By Dan Rankin
Over a year ago, in June 2015, Via Rail president and CEO Yves Desjardins-Siciliano was in Stratford to announce that in 2016 a morning commuter train would start back up, bringing people from the Festival City to Toronto at 6:30 am and bringing them back again at 4:30 pm. At the time, CBC reported that according to a senior executive at Via, the new service was expected to start in early 2016.
Welcome to mid-2016, where Via has yet to follow through with its promise, and a local group once committed to seeing rail service from the crown corporation reinstated is looking elsewhere for answers about the future of mass transit in the area.
“Where is Via?” asked Rail Policy Advisor for Transport Action Ontario Greg Gormick on Wednesday, speaking at a meeting of the group that, for the moment, is still called Save Via. “I’d say ‘in a big mess’.”
After their announcement last year, Gormick said he learned Via had not discussed the possibility of bringing back a commuter train into the area with the track owners such as GO Transit, CN or the Goderich-Exeter Railway Company. Instead of paying any attention to the needs of southwestern Ontario, the Montreal-based “monolithic corporation” is “totally focussed on one vanity project,” Gormick said – creating a modern, dedicated, passenger-only rail corridor running from Toronto through Ottawa to Montreal.
“We don’t see them wanting to do much down here,” he said, noting that, compared to Amtrak, Via Rail’s equivalent south of the border, it has no rudder or direction as it lacks legislation governing its responsibilities.
The new government in Ottawa has not inspired hope that needed changes will come anytime soon, Gormick said. “It’s not a priority with this new government,” he said. “They say nice things, but once again we’re into long range studies… If you look at the new studies about the future of rail passenger service in Canada, you’ll find they all come due just before the next election.”
It is issues such as these that, after some introspection, have led Save Via to announcing that it will be rebranding itself as “All Aboard St. Marys.”
“Is it Via we want to save? No. It’s rail passenger service,” said Gormick, who has been working with the four-year-old Save Via group for almost two years. “More basically, it’s access to St. Marys. That’s what we’re really about… We want people to be able to get aboard, to get here, and to points around Southwestern Ontario.”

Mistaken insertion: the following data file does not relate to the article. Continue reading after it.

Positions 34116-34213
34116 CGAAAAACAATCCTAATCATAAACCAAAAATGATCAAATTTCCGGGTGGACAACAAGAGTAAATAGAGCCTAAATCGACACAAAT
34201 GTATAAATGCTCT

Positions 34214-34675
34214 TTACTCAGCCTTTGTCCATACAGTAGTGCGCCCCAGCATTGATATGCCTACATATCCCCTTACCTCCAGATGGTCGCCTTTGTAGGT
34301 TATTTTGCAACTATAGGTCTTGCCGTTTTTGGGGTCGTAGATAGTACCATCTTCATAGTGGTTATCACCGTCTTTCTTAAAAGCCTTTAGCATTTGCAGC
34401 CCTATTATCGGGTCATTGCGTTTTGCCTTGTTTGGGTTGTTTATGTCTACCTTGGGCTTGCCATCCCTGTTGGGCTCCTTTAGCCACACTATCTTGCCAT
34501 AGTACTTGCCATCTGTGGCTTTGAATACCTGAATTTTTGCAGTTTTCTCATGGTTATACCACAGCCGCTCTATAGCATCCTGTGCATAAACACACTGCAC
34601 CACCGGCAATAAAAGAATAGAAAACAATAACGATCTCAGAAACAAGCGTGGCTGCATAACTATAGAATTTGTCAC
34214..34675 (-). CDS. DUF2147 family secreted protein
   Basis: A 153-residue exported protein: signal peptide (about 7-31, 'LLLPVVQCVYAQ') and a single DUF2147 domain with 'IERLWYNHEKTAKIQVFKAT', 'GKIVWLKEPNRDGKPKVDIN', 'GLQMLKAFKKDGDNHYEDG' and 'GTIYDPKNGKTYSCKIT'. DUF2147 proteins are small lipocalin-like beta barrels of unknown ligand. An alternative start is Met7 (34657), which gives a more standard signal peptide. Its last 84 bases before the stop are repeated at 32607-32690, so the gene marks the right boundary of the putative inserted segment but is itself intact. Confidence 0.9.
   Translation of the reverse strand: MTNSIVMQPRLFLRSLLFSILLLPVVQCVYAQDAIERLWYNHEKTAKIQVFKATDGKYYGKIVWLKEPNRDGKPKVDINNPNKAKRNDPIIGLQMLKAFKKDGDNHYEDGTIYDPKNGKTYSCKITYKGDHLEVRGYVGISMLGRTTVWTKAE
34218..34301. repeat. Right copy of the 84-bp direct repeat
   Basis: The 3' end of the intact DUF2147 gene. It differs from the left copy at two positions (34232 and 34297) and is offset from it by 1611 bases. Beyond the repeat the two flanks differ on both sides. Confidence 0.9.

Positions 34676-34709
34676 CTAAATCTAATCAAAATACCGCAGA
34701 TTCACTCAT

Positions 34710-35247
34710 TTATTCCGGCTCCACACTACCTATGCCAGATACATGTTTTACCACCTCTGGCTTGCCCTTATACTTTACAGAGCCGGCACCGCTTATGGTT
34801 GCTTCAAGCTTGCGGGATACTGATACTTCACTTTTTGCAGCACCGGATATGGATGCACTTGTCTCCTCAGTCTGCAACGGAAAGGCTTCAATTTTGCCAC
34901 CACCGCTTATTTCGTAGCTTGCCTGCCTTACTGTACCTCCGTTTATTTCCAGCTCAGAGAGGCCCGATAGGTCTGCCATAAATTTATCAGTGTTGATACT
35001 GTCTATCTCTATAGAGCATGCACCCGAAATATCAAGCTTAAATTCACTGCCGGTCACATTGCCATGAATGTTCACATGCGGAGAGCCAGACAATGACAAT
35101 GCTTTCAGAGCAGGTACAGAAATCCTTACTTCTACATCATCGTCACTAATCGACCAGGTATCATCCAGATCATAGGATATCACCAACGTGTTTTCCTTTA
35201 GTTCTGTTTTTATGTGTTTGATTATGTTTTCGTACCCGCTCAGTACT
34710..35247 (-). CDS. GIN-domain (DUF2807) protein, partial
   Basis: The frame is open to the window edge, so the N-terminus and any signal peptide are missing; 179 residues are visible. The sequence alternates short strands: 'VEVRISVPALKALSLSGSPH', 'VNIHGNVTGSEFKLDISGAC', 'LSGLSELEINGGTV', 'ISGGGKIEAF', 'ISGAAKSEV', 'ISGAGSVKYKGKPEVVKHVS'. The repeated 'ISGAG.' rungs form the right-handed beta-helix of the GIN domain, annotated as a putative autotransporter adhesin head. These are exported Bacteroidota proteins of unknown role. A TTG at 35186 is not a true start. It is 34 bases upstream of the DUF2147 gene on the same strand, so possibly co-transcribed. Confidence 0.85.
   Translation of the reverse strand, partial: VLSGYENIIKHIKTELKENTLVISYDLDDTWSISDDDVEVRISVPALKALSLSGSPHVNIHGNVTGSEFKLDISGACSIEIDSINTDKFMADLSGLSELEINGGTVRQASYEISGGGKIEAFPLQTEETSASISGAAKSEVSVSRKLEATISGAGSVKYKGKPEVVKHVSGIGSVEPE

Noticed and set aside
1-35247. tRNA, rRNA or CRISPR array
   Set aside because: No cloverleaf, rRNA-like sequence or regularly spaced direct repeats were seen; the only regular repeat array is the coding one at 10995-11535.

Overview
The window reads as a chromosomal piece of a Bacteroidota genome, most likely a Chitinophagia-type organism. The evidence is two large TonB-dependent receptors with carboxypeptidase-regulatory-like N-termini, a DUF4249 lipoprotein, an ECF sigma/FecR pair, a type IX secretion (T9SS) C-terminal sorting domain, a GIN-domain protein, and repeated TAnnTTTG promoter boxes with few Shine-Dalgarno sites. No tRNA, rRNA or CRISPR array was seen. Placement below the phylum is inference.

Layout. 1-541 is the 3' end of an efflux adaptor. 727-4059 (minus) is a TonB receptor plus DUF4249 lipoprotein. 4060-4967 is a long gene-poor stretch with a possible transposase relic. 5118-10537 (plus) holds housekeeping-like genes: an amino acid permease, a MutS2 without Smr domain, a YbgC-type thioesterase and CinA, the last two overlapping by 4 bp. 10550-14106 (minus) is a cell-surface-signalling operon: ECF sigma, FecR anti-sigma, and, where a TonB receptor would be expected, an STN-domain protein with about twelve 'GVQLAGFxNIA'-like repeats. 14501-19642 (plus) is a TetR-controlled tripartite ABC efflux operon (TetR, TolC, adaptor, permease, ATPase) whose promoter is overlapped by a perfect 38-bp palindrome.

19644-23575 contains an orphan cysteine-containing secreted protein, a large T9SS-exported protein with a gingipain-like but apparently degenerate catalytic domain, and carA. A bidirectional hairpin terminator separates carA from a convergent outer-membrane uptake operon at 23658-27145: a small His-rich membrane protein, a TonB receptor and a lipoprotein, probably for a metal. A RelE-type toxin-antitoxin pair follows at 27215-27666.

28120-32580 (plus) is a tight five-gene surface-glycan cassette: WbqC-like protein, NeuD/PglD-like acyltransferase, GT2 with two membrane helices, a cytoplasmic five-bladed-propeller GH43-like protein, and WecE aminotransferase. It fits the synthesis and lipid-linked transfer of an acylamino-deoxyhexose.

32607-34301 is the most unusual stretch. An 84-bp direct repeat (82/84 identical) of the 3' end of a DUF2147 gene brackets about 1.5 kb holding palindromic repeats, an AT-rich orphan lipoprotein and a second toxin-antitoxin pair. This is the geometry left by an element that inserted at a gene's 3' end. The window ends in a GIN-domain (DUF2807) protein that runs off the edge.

Save Via president Chris West said All Aboard St. Marys will continue the tradition of Save Via.
As part of the rebrand, the group is planning “All Aboard St. Marys Day” for Sept. 16. The day, which will include a parade starting at old Junction Station on Glass Street that will conclude near the current Via station with a barbecue, will be a “chance for the community to participate” in a discussion about “the need for better rail service,” Gormick said.
In Ontario in 2016, Via Rail is far from owning a monopoly on passenger trains. With GO Transit service expanding in the Waterloo region and Stratford already expressing interest in further GO expansion, there are other potential suitors who could step in to provide needed rail service, Gormick said.
Going forward, Gormick said All Aboard St. Marys would be the “mothership” for a network of other groups pushing for improved rail service that will be known as All Aboard Canada. “Anybody can be a member of our federation, even an individual, if you’ve got one person in a town,” he said.
“It’s important for communities to keep going with these groups and not give up the faith,” said Gormick. “The only way we’ll ever get any change is if people continue to voice their concerns and to put forward ideas. That’s what we want to do over the next little while.”